It’s also critical for leaders to express mission statements in concrete ways that resonate with employees. Bailey and Madden give an example of one waste collection company that put “pictures of the items…made from recycled waste on the side of the garbage trucks” to illustrate the value of recycling to workers. It doesn’t get more graphic than that.

People-focused Values

When leaders espouse organizational values that honor their employees, they create meaningful work cultures that allow employees to emotionally connect to their work. Jann Freed, Leadership Development and Change Management Consultant with the Genysys Group, believes that such values include:

  • Treating employees as people first and workers second
  • Work-life integration
  • Nurturing the whole self at work – mind, body, spirit
  • Trust
  • Honesty
  • Authenticity
  • Compassion
  • Forgiveness
  • Gratitude
  • Employee empowerment

People-focused Practices

Leaders enact these values through people-focused practices. At the level of individual employees, this means:

  • Addressing employee differences – Wise leaders know how to connect the organizational mission to individual team members’ unique values, passions, and strengths through development plans, mentoring, coaching, training, and special assignments. Emphasis is placed on enhancing innate talents, not propping up weaknesses.
  • Engaging employees in their work – The essence of engagement is empowerment. When employees get to own their work – methods and results – they thrive. Henrik Bresman, INSEAD Associate Professor of Organizational Behavior, believes that leaders engage employees by expecting them to enact organizational values, solve problems, innovate, and make decisions.
  • Effectively rewarding employeesBailey and Madden point out that fundamental to rewarding employees is regularly recognizing, acknowledging and appreciating their contributions, and connecting this type of reward back to their efforts. Of course, formal rewards such as pay increases, bonuses, and promotions are also powerful when they’re based on achievements.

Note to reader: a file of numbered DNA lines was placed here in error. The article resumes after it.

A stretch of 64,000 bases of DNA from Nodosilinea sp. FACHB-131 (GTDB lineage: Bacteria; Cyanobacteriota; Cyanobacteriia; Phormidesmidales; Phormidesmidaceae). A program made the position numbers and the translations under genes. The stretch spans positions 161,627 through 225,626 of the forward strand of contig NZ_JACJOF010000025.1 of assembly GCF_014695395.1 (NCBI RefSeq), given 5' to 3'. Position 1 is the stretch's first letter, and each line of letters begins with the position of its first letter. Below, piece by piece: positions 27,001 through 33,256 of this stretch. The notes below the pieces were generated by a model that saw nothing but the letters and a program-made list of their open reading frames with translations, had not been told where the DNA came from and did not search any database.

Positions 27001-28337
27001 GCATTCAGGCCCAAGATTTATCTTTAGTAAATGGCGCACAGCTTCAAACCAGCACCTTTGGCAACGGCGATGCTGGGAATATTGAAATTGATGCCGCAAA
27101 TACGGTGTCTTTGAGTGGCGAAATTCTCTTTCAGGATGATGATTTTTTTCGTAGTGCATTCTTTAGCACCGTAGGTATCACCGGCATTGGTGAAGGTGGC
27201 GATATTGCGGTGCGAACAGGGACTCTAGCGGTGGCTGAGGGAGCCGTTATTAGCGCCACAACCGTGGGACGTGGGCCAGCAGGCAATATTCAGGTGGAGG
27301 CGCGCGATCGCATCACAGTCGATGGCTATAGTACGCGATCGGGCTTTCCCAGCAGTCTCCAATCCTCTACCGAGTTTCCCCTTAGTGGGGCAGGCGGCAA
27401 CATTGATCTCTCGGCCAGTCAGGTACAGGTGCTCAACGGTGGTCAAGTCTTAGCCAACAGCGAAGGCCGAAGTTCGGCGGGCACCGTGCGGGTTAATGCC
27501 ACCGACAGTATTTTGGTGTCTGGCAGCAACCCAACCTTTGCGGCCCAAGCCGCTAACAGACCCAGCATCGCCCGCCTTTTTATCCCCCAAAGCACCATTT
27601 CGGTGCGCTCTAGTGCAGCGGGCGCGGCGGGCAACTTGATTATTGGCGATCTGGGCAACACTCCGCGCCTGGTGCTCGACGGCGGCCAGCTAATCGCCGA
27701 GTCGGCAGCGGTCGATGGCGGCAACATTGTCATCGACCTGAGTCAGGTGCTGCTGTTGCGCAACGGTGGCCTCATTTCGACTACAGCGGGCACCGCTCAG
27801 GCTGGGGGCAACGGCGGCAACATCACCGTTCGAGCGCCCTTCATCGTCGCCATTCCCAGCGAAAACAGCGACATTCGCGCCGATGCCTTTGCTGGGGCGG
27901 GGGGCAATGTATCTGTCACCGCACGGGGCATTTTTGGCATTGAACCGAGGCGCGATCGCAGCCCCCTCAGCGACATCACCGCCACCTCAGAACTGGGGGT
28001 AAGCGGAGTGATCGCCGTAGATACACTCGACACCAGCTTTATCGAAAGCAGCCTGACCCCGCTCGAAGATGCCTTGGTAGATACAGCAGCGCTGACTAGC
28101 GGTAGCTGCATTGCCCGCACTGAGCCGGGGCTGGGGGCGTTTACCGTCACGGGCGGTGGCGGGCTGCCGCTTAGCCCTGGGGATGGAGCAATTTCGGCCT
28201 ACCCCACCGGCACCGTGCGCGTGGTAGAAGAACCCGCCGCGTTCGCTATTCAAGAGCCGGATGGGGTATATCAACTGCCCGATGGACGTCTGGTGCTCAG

At the level of interactions among employees, some of the most impactful people-focused practices include:

  • Fostering employee connections to each other – This happens when “leaders create a supportive, respectful and inclusive work climate among colleagues, between employees and managers, and between organizational staff and work beneficiaries,” Bailey and Madden observe.
  • Unleashing the flow of information – In meaningful work cultures, leaders empower employees at all levels to openly exchange information, even when things are going wrong. Healthy cultures depend on what Bailey and Madden call “radical honesty.”

Meaningful Job Roles and Tasks

Finally, leaders can help their employees extract meaning from their day-to-day work life through well designed job roles and tasks. They can ensure that job roles support the broader organizational mission. Entrepreneur and writer Ryan Robinson points out that leaders can also create job role complexity and autonomy to challenge and engage employees. And, Goffee and Jones encourage leaders to articulate the explicit purpose of the individual tasks that comprise job roles.

The Winners? Everyone!

There is no perfect organization. But, leaders – collaborating with their employees – can continuously enhance organizational culture for increased meaning. Everyone stands to win. Employees get to do meaningful work. Organizations and their customers benefit through great results achieved by a passionate, energized workforce.